The sharpening of cortical receptive fields, i.e., narrower bandwidth responses, occurs for all sensory cortices, including the auditory cortex (Xu et al., 2010) as a result of the stimulus-evoked release of BDNF from cortical pyramidal neurons (Itami et al., 2007; Hong et al., 2008; Xu et al., 2010; Lehmann et al., 2012; Griffen and Maffei, 2014; Kimura and Itami, 2019) (Figures 1B,C, BDNF ⇑). The released BDNF appears to drive the synaptogenesis of a complex network from peri-somatic and dendritic fast-spiking PV-INs that contact cortical pyramidal neurons (Hong et al., 2008; Xu et al., 2010; Lehmann et al., 2012) (Figure 1C, blue, orange arrows and inset). In accordance with this, between the 2nd to 3rd postnatal week, PV-IN staining levels increase in ascending auditory circuits and their cortical projections (Lohmann and Friauf, 1996), and inhibitory strength increases in microcircuits, as also observed in other sensory systems (Lohmann and Friauf, 1996; Itami et al., 2007; Xu et al., 2010; Lehmann et al., 2012; Kimura and Itami, 2019) (Figure 1C, inset perisomatic GABAergic contacts increase).

Important to mention here is that the overall process of maturation of fast auditory processing appears to be dispensable for basal hearing function. Thus, when BDNF was deleted in GABAergic precursor neurons in the brainstem of mice under the Pax2 promoter, and despite normal hearing thresholds based on measuring outer hair cell function, supra-threshold auditory nerve (ABR wave I) amplitudes remained low and the late ABR wave IV was delayed, indicating that fast auditory processing may have not matured properly (Zuccotti et al., 2012). As a result, profound deficits in precise auditory acuity occurred (Zuccotti et al., 2012; Chumak et al., 2016; Eckert et al., 2021), and was evident in the reduced dynamic range, elevated spontaneous firing rates (SFR), delayed first-spike latency, and reduced inhibitory strength in the dorsal cochlear nucleus and inferior colliculus (IC) (Chumak et al., 2016; Eckert et al., 2021). Under these conditions also, dendritic filopodia extensions of PV-IN positive interneurons were few in the auditory cortex and hippocampus in comparison to wild-type animals, despite PV-IN being normal in numbers (Eckert et al., 2021). This suggested that in rodents during the first postnatal weeks, the maturation of fast auditory processing (Figure 1C, high-SR in orange), the maturation of inhibitory strength in the ascending auditory pathway (Zuccotti et al., 2012; Chumak et al., 2016; Eckert et al., 2021) (Figure 1C, PV, orange arrows), and the stimulus-evoked release of BDNF from cortical pyramidal neurons (Figure 1C, inset, BDNF⇑) that drives the synaptogenesis of fast-spiking PV-IN microcircuits (Xu et al., 2010) are events that depend on experiencing sound.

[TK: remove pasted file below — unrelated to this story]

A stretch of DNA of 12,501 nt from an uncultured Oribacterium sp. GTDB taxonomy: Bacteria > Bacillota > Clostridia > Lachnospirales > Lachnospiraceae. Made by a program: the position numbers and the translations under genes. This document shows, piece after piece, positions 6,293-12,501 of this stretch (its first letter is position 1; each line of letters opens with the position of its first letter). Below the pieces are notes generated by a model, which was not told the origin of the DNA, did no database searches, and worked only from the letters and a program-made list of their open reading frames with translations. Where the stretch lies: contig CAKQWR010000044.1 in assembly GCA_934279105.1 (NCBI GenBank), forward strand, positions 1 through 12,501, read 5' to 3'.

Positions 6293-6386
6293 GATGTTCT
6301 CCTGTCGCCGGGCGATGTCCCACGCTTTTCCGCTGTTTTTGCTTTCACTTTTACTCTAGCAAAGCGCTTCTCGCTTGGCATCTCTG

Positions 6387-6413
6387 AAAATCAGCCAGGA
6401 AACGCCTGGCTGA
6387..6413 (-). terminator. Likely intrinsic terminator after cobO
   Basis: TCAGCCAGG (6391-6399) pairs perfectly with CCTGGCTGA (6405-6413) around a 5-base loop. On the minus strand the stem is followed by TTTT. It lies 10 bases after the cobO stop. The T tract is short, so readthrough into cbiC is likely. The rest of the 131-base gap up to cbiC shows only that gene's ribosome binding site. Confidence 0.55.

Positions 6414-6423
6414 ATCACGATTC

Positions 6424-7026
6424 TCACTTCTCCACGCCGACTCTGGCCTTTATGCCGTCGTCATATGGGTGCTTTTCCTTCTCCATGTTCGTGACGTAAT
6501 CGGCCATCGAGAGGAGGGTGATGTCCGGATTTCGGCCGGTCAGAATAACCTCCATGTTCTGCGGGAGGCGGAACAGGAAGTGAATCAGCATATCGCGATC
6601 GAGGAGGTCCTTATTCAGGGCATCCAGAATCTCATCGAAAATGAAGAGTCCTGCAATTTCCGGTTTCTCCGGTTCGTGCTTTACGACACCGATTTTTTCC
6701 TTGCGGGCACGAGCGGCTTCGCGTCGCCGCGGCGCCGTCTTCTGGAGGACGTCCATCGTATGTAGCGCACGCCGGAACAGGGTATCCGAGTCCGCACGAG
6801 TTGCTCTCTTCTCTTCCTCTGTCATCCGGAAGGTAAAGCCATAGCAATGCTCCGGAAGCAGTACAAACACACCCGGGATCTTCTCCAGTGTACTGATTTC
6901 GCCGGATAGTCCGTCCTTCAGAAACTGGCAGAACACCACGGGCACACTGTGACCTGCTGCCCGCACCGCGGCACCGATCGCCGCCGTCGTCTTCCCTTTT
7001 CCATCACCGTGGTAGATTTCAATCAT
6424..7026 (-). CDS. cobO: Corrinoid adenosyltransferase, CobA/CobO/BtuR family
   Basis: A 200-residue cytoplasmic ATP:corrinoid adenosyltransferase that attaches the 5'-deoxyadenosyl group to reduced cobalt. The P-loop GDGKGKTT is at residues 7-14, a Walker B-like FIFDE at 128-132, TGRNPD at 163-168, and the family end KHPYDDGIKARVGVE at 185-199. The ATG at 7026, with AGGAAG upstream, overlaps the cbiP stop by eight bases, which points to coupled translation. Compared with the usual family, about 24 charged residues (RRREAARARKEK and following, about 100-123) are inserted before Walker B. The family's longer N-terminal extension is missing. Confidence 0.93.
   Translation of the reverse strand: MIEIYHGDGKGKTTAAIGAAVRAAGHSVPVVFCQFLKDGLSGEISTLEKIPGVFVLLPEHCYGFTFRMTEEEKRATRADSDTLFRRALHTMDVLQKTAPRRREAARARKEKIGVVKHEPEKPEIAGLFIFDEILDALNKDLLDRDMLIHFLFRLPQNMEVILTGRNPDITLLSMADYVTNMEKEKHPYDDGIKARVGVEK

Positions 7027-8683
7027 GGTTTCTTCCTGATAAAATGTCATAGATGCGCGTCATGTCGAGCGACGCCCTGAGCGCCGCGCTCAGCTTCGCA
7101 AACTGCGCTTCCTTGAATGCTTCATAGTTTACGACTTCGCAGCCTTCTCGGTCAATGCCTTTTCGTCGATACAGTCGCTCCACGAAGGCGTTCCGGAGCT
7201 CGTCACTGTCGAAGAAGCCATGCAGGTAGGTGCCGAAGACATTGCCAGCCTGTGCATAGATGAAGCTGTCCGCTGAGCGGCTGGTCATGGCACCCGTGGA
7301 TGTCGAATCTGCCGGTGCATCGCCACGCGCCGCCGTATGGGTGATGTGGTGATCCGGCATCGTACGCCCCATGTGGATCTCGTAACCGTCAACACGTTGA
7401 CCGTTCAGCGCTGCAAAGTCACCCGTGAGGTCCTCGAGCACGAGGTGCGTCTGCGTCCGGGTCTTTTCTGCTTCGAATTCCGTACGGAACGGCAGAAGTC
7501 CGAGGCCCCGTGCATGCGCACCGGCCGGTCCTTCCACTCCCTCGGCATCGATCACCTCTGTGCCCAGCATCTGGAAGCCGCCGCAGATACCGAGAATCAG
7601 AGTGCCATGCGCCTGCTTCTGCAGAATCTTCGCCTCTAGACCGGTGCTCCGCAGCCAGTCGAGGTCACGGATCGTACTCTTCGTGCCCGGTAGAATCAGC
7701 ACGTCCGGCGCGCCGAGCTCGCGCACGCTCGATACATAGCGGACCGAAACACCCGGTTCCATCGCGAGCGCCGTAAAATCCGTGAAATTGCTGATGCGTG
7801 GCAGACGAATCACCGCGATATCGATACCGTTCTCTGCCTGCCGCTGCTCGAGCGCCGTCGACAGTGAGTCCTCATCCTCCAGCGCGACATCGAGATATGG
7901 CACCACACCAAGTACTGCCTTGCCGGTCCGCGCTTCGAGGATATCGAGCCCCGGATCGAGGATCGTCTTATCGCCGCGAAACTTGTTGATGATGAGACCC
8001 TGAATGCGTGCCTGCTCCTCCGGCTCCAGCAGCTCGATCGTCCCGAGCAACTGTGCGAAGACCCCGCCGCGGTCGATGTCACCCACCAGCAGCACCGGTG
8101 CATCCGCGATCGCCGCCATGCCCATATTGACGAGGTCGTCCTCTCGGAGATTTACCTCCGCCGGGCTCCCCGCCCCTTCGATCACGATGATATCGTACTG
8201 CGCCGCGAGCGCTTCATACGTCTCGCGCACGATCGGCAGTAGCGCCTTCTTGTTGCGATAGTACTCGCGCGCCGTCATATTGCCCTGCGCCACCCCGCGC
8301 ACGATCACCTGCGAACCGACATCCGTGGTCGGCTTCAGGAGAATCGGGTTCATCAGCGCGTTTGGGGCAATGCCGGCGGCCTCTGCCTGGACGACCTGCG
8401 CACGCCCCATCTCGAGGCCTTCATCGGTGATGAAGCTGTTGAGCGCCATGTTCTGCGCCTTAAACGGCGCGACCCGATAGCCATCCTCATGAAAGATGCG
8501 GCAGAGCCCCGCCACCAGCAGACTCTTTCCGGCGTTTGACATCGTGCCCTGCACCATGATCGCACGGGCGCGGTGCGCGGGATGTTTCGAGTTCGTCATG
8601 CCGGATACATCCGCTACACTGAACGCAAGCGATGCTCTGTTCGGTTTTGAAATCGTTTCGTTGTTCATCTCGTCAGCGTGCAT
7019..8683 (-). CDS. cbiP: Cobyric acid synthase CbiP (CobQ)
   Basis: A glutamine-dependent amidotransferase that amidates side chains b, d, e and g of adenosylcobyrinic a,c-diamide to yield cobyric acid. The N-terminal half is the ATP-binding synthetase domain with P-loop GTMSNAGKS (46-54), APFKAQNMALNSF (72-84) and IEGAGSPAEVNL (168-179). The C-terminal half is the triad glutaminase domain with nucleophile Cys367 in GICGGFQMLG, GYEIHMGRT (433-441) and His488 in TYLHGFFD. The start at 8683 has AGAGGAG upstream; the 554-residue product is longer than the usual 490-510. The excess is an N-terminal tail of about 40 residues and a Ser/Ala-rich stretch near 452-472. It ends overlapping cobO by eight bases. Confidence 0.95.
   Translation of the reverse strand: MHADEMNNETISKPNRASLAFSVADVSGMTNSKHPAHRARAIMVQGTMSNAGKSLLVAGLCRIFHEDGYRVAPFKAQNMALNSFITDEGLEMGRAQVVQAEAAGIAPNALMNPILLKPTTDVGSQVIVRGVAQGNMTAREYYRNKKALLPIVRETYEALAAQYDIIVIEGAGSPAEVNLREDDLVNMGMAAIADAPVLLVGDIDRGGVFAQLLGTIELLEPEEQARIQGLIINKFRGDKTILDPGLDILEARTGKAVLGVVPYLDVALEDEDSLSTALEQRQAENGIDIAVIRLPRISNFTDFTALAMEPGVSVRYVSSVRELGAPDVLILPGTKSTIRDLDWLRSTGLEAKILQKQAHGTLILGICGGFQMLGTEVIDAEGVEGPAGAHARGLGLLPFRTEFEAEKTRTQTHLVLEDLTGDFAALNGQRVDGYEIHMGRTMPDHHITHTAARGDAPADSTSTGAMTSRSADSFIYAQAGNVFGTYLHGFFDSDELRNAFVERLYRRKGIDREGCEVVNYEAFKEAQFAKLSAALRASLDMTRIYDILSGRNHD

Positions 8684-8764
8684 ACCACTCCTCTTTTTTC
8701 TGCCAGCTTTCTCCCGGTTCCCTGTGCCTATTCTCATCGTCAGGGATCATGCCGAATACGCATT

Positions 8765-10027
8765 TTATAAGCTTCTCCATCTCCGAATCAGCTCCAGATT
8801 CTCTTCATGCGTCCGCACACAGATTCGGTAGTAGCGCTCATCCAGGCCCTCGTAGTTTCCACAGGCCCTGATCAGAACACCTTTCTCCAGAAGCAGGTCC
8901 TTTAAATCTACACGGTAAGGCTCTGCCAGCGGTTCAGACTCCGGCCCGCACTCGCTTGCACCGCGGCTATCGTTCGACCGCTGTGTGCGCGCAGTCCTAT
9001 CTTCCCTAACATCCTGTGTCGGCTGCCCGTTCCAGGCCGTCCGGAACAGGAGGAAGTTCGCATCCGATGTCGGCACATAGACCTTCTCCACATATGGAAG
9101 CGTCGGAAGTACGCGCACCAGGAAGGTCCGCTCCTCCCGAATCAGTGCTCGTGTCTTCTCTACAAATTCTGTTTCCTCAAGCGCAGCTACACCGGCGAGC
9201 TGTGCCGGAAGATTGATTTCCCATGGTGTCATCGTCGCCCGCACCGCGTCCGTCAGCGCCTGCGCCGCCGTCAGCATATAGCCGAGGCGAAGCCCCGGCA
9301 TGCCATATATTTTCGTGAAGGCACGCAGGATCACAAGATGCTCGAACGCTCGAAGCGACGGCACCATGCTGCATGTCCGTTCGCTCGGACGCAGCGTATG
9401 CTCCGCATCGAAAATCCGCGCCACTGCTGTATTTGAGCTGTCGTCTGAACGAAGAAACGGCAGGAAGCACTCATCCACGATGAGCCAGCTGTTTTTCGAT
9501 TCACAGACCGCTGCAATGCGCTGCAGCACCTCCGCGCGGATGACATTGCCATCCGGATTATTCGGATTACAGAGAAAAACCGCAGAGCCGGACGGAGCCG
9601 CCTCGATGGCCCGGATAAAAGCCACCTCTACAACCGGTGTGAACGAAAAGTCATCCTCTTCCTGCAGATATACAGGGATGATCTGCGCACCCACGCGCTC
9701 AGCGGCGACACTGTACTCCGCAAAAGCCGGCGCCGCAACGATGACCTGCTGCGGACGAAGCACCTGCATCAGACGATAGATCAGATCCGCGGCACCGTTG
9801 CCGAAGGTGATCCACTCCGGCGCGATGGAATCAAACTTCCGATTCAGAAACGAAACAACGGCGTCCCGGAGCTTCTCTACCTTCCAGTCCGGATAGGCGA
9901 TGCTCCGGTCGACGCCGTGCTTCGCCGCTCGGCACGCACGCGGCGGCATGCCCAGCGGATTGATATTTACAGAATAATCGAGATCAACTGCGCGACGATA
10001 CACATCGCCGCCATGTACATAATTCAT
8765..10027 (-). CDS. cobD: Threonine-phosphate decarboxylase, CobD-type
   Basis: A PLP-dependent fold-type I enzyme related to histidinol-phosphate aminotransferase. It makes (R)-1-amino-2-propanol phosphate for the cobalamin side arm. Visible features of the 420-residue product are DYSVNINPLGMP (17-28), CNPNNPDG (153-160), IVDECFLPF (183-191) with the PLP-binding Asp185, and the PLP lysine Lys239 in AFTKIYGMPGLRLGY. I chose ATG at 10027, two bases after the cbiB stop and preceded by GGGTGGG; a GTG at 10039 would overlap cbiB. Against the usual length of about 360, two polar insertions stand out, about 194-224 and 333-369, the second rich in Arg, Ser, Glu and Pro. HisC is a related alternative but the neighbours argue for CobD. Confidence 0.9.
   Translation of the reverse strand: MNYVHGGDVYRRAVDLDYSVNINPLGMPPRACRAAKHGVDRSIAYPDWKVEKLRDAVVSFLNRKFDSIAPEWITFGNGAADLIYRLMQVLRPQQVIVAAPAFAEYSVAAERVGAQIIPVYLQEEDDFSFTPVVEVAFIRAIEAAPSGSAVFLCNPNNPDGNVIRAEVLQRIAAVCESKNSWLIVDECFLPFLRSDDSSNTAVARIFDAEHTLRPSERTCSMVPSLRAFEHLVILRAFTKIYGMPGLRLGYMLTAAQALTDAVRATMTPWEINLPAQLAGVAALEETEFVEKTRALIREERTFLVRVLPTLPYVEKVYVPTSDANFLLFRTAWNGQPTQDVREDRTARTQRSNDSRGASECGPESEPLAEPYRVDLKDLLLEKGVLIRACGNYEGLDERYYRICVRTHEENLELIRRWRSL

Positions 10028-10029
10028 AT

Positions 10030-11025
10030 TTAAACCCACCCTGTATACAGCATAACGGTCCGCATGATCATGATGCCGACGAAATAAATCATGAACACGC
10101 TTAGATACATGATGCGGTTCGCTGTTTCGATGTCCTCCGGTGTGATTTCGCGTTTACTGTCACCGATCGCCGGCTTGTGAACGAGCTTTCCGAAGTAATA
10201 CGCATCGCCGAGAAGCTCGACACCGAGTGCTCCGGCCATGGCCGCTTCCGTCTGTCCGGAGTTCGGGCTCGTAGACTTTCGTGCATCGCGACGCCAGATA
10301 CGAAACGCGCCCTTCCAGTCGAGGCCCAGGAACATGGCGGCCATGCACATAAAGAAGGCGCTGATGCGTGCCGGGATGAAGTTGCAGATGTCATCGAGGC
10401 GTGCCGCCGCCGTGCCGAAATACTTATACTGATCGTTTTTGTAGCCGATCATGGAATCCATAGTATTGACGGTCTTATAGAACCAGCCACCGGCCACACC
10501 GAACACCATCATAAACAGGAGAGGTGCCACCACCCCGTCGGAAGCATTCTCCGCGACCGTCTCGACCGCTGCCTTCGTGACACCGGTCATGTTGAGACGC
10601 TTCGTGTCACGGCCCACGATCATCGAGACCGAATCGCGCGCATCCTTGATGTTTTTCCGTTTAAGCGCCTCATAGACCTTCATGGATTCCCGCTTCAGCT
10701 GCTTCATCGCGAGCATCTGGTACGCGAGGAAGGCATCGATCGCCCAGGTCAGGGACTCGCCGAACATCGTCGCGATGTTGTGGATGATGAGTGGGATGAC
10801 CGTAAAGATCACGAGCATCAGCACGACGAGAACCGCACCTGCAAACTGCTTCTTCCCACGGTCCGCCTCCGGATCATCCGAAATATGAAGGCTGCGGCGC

To obtain an idea when this critical time period of maturation of inhibitory strength occurs in auditory and associated circuits in humans, we have to consider that the fast inhibitory PV-IN activity regulates not only higher cortical microcircuit functions (Griffen and Maffei, 2014; Kimura and Itami, 2019), but also feedforward and feedback inhibition (Hu et al., 2014, 2018) and its functional correlates, i.e., the gamma- and beta frequency oscillations (Cardin et al., 2009; Sohal et al., 2009; Gill and Grace, 2014; Chen et al., 2017). In children, increased gamma oscillations, associated with feedforward inhibition, occur at the age of less than 6 months, and are followed by increased beta oscillations, reflecting feedback inhibition (Sowell et al., 2001; Ortiz-Mantilla et al., 2016). At the same time, the latencies of the sound-induced auditory brainstem response (ABR) become shorter (Neville and Bavelier, 2002; Sharma et al., 2016). In parallel, functional brain connectivity increases from the 6th month of age onwards, when the neural activity becomes more clustered and specific for sensory modalities (Sowell et al., 2001; Neville and Bavelier, 2002; Ortiz-Mantilla et al., 2016) (Figure 1B, blue arrow). The clustering of sensory modalities, in turn, is accompanied by an enhanced comprehension of speech in noise (Obleser et al., 2007; Youssofzadeh et al., 2018), all progressing with a gradually improved capacity for auditory discrimination and temporal discrimination (Sowell et al., 2001; Fox et al., 2012; Miller and Buschman, 2013; Ankmnal Veeranna et al., 2019).

We thus conclude that auditory experience-dependent maturation processes of high-SR auditory nerve fibers in the auditory system are critical for the maturation of fast auditory processing, including the formation of activity-driven, fast inhibitory PV-IN microcircuits. Only then is the neuronal network implemented for a fine-grained resolution of sound discrimination, temporally precise hearing, and fast discrimination of novel auditory information (Figures 1B,C).

Altered Excitation and Inhibition After Acoustic Trauma and Age-Related Hearing Loss Are Linked to Increased Central Neural Gain